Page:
The widely-recognized value investor, Warren Buffett, loves putting his money in companies that have something called a “sustainable competitive advantage”. In a December 1999 issue of Fortune Magazine, he mentioned the following (emphasis added): “The key to investing is not assessing how much an industry is going to affect society, or how much it will grow, but rather determining the competitive advantage of any given company and, above all, the durability of that advantage. The products or services that have wide, sustainable moats around them are the ones that deliver rewards to investors.” How apt that our reader, Ivan…
In a December 1999 issue of Fortune Magazine, he mentioned the following (emphasis added): “The key to investing is not assessing how much an industry is going to affect society, or how much it will grow, but rather determining the competitive advantage of any given company and, above all, the durability of that advantage. The products or services that have wide, sustainable moats around them are the ones that deliver rewards to investors.”
How apt that our reader, Ivan Looi, asked in our Facebook page how to know if a competitive advantage is sustainable and how to identify a widening moat around a particular company.
Different Types of Moats
Pat Dorsey, the author of The Five Rules for Successful Stock Investing, mentioned in his book that a moat or competitive advantage can come about due to:
- Real product differentiation through superior technology or features
- Perceived production differentiation through a trusted brand or reputation
- Being a low-cost producer
- Locking in customers by creating high switching costs
- Locking out competitors by creating high barriers to entry or success
In Singapore, companies such as Raffles Medical Group Limited (SGX: R01), Keppel Corporation Limited (SGX: BN4) and Silverlake Axis Limited (SGX: 5CP) exhibit one or more of the competitive-advantage pointers.
Raffles Medical has a trusted brand with a huge network of clinics, hospitals, surgical centres, specialty units and medical laboratories around the island. It takes time to build a reliable reputation.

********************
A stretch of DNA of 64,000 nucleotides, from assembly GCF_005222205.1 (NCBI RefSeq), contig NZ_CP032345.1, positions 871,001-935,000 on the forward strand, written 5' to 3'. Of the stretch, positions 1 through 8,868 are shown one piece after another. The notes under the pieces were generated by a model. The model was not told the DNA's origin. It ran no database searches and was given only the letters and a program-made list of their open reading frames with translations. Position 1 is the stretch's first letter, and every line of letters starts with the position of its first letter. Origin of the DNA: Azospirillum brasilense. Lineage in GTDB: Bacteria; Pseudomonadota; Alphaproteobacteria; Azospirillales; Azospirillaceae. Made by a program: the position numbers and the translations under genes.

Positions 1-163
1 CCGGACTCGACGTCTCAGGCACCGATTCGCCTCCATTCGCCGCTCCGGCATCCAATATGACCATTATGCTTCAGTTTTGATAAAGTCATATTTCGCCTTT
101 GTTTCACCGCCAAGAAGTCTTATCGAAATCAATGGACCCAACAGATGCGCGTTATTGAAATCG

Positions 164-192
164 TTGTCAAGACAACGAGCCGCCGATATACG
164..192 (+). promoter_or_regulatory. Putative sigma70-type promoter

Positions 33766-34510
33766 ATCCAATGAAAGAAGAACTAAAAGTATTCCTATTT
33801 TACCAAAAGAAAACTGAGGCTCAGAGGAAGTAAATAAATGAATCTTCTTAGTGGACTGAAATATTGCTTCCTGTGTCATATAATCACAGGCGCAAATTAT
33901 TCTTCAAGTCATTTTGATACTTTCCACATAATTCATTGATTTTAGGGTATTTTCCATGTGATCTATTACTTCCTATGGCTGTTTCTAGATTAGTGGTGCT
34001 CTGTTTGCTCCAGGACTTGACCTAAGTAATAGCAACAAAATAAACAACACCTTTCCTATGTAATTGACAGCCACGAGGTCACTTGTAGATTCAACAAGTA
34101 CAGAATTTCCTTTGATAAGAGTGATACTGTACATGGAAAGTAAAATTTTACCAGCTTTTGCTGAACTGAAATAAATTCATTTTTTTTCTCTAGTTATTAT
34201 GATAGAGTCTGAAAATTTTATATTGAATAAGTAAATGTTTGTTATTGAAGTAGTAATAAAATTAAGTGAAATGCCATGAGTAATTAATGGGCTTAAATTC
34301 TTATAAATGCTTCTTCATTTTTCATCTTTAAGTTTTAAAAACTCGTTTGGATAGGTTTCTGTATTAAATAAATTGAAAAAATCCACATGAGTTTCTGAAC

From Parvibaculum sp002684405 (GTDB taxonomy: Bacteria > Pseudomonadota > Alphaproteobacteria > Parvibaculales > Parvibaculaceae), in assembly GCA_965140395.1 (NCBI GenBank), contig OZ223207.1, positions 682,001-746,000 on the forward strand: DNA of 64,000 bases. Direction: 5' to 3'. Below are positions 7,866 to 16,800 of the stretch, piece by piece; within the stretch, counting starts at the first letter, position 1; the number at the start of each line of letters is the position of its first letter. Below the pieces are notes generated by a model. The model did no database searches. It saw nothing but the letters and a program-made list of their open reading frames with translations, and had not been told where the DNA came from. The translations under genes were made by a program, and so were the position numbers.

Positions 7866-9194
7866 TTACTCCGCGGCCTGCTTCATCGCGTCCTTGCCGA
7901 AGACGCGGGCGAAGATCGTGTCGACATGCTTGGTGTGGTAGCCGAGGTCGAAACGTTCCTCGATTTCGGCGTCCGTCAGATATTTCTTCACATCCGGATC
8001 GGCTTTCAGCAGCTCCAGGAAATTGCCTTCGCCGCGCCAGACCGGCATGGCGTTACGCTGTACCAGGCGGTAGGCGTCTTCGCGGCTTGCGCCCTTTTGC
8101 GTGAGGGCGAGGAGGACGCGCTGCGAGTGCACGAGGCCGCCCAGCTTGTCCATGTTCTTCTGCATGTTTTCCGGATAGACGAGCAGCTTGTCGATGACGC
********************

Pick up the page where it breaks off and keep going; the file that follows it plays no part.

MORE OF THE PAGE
Keppel Corporation locks out competitors in the industry by creating high barriers to entry. It can take a a load of cash and a lot of sweat to compete with the conglomerate.
Silverlake, on the other hand, locks in customers by creating high switching costs. Banks using Silverlake’s proprietary software packages may be unlikely to switch as the training costs and new software and installation costs to implement new software may be unattractive.
Sleuthing the Company
To know if a competitive advantage is sustainable, investors have to firstly identify what the moat is and then look at what the company is doing to widen its moat.
Is the company just resting on its laurels or is it constantly trying to find ways to grow itself? A company’s annual reports, regulatory announcements and general news could provide invaluable clues.
If the company is widening its moat, it should show up in the financial ratios. For instance, the net profit margin and the return on equity (ROE) – provided the company has low debt – should rise over time. The company should also be generating lots of free cash flow year after year.
Here is a snapshot of the three companies’ net margins and Return on Equity.
|Company||Net Profit Margin||ROE||Net Profit Margin||ROE|
It would seem that their moats have widened given the expanding margins and growing Return on Equity. Silverlake stands out with its very wide margins and ROE.
Let me sign off with another of the Sage of Omaha’s wise words, as articulated during the 1995 Annual General Meeting of Berkshire Hathaway (emphasis added) –
“Wonderful castles, surrounded by deep, dangerous moats … [where] the moat is permanent and acts as a powerful deterrent to those considering an attack; and inside, the leader makes gold but doesn’t keep it all for himself. Roughly translated, we like great companies with dominant positions, whose franchises are hard to duplicate and has tremendous staying power or some permanence to it”.
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The information provided is for general information purposes only and is not intended to be personalised investment or financial advice. Motley Fool Singapore contributor Sudhan P doesn’t own shares in any companies mentioned.